The global look is very sharp, sporty and agressive.



The bottom side is rounded, which is a good choice to balance the crown and pushers of the top. A plate side would have looked too empty.



The global profile is a little leaning toward the wearer, which goes with the racing spirit of this watch. Although the bracelet here is OEM and very well corresponding to the watch, it is too short for me and I have to use an ugly extension. I may turn to a thicker bracelet, maybe a watchadoo.



Case back is screwed, not very interesting. I wonder what all these inscriptions are, as they are way too complex for a serial.



This chronograph is sometimes called "Panda", like the Seiko bullheads. Guess why? ;)



But I can also call it "Grounded whale"



Or "Big seal stucked between two rocks"



It is anyway a very, very nice chronograph with amazing complications.
I made a little video of how it works: http://www.youtube.com/watch?v=-NpEoiIZfbA

Hope you enjoyed this little review!
 

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Discussion Starter #3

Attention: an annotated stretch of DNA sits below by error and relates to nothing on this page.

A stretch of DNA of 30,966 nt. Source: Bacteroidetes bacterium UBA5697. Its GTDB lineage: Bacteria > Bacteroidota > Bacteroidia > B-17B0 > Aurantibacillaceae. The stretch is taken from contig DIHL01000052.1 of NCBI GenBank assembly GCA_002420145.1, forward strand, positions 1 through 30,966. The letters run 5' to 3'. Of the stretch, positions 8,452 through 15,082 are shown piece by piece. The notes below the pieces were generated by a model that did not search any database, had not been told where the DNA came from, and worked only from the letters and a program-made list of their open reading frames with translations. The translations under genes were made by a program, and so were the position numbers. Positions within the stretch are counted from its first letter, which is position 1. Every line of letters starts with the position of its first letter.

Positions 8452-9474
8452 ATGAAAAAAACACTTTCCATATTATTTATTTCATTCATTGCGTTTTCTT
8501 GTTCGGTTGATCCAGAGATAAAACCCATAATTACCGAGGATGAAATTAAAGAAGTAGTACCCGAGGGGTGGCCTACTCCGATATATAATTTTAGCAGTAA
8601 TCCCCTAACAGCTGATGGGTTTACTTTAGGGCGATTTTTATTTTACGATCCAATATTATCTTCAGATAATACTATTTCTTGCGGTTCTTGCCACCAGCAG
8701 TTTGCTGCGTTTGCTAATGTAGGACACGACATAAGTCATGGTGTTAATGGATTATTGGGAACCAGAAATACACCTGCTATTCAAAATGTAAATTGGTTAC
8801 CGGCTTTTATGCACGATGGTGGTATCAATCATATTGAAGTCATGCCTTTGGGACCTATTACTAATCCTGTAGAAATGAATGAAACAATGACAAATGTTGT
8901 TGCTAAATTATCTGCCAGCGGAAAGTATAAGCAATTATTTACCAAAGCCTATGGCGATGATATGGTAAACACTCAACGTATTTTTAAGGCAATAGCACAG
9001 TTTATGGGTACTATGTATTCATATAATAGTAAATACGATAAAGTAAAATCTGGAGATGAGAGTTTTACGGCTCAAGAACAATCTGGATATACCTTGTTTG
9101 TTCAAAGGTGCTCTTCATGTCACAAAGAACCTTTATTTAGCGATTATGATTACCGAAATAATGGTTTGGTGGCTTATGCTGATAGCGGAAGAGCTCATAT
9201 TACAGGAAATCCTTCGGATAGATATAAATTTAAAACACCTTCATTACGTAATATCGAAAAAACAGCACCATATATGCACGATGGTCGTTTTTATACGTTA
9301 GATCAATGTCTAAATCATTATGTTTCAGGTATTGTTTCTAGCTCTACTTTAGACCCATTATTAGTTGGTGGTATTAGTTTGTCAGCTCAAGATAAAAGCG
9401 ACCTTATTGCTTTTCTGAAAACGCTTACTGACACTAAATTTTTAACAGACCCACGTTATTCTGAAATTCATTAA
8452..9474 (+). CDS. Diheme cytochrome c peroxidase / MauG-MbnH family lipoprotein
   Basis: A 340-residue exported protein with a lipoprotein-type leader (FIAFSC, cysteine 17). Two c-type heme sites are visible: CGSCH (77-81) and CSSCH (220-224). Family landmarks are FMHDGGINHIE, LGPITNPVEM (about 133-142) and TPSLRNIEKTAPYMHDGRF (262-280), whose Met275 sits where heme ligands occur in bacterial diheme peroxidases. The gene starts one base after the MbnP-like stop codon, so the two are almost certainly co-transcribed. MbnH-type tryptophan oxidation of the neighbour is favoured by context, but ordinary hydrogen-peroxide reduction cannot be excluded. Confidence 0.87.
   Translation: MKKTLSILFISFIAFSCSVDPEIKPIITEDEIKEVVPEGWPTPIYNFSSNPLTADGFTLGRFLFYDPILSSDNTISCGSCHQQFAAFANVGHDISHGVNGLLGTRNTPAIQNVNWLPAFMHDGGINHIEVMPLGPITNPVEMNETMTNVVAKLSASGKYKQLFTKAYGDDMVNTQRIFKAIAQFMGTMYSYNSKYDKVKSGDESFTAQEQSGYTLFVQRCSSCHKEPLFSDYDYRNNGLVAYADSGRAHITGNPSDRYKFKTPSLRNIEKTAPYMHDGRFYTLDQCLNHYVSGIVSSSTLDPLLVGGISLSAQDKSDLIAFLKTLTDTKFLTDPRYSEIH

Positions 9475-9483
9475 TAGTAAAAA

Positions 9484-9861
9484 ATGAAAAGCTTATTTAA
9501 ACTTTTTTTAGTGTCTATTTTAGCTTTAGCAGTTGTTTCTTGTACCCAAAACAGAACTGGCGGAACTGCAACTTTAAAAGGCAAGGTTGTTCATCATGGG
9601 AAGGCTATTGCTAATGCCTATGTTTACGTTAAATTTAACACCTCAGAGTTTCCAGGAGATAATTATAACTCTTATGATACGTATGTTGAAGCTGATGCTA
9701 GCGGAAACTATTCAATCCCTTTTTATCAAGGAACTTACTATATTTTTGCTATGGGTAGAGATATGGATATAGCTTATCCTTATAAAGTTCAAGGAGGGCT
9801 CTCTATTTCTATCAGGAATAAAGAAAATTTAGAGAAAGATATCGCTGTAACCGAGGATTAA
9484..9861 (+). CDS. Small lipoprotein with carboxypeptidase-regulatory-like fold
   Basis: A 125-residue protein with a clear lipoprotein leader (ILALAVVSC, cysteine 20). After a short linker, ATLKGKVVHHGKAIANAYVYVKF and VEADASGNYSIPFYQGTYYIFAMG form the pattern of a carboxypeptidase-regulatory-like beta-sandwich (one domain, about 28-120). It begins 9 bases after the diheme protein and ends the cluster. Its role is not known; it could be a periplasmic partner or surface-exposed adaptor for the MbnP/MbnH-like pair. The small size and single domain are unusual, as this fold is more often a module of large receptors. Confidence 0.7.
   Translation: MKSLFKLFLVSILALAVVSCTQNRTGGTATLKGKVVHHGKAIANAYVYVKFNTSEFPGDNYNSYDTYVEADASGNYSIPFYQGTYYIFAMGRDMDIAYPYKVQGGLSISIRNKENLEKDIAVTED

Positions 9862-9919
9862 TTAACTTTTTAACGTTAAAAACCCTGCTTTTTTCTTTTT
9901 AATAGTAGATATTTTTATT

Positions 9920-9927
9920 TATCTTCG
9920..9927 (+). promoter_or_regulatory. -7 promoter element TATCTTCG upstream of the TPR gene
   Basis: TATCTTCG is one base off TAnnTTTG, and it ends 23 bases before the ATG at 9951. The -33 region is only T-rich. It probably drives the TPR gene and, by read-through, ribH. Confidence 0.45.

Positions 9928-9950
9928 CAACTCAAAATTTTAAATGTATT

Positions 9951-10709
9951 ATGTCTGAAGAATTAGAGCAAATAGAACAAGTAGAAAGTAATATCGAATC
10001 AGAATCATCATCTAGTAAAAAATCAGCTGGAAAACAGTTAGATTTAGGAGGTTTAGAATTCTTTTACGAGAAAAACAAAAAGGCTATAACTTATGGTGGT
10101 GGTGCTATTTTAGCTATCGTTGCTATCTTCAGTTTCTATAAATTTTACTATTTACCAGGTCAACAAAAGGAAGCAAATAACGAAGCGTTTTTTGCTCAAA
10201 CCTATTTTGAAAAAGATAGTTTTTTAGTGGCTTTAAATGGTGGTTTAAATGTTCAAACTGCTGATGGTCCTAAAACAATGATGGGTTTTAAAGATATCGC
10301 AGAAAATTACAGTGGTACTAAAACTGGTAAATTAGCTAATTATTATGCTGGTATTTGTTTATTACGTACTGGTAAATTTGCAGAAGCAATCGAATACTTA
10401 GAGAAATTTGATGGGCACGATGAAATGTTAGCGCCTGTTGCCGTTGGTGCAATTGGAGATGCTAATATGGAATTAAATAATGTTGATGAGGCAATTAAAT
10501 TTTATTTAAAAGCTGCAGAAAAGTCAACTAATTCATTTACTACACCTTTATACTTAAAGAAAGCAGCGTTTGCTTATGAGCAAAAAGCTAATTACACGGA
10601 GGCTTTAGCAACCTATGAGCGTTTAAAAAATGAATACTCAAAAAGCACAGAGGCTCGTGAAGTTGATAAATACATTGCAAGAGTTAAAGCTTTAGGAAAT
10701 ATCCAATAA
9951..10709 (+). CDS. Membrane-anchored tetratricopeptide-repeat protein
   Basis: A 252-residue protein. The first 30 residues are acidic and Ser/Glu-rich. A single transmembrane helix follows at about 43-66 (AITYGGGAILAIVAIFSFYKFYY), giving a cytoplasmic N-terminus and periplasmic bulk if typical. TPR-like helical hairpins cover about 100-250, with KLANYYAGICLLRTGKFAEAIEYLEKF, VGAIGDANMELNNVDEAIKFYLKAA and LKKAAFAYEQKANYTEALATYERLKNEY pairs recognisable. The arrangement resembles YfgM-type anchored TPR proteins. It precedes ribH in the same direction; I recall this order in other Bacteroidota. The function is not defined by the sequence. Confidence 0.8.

Glad you liked it!

And thanks for moving it into the right section. I'm new to the forum, and I must admit I don't usually read all the rules and stuff O:)
 

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Thanks for a cool review.

I had one of these but sold it to a colleague when I needed some $$$ - it was a great watch, I miss it sometmes.

An important advantage of the octagon bullhead is that the case is solid stainless steel. Most (all?) of the other 8110 variants, with the possible exception of the 'Speedmaster', have base metal cases.

The movement is an absolute peach. I can't believe how affordable these are. Enjoy yours!
 

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Nice review - enjoyed the read :)


jason_recliner said:
An important advantage of the octagon bullhead is that the case is solid stainless steel. Most (all?) of the other 8110 variants, with the possible exception of the 'Speedmaster', have base metal cases.
Not all others were base metal - for example besides the 9313 ('Speedmaster') I have two 9054's which are all SS, whilst my 9119 is base metal. Looks like the ones seen most often for sale these days are the base metal variety, presumably they were less expensive originally and therefore more were sold.

Sweephand
 

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I'm totally envious of your Octa. It looks mighty good!


I have a question though: it seems that your bracelet has a push-button clasp. Is that the original that came with this model?